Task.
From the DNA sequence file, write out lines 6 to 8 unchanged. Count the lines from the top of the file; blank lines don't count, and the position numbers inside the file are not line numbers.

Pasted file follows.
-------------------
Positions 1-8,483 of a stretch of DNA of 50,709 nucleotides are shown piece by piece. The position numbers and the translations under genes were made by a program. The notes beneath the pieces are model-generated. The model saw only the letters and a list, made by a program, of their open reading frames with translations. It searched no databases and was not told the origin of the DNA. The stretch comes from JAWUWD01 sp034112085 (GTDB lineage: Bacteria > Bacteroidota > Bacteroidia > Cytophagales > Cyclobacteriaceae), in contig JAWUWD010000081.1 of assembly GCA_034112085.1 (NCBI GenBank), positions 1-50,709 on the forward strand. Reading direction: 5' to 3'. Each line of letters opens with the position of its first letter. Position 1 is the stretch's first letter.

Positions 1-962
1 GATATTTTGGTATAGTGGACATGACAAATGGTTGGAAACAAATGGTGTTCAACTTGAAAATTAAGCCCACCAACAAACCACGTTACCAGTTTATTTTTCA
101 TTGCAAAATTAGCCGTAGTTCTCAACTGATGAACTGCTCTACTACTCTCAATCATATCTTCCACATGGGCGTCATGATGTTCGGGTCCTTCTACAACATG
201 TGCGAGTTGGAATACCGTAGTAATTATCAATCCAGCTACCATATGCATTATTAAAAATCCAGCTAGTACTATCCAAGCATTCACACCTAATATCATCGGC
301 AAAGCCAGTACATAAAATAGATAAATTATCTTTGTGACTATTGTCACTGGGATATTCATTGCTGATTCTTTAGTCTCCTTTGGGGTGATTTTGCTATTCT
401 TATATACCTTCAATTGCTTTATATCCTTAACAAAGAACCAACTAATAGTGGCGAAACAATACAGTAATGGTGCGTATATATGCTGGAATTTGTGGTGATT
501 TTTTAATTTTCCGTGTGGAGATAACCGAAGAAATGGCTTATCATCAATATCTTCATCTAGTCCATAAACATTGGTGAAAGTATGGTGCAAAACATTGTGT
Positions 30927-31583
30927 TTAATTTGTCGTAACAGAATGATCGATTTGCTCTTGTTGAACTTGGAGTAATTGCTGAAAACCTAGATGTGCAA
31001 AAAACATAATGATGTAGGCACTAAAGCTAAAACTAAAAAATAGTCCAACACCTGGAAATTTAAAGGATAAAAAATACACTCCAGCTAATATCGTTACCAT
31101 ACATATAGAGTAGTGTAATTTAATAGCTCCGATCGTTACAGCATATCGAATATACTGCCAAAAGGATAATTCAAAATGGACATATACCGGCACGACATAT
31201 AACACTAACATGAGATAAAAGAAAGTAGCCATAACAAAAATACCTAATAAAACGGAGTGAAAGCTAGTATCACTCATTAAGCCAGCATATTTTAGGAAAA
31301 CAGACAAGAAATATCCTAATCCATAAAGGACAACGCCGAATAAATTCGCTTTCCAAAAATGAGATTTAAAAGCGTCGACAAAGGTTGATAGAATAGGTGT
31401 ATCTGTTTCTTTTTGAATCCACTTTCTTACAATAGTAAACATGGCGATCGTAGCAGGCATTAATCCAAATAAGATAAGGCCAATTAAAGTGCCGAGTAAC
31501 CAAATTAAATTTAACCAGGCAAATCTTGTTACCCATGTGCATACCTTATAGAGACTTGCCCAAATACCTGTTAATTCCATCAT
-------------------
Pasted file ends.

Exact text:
301 AAAGCCAGTACATAAAATAGATAAATTATCTTTGTGACTATTGTCACTGGGATATTCATTGCTGATTCTTTAGTCTCCTTTGGGGTGATTTTGCTATTCT
401 TATATACCTTCAATTGCTTTATATCCTTAACAAAGAACCAACTAATAGTGGCGAAACAATACAGTAATGGTGCGTATATATGCTGGAATTTGTGGTGATT
501 TTTTAATTTTCCGTGTGGAGATAACCGAAGAAATGGCTTATCATCAATATCTTCATCTAGTCCATAAACATTGGTGAAAGTATGGTGCAAAACATTGTGT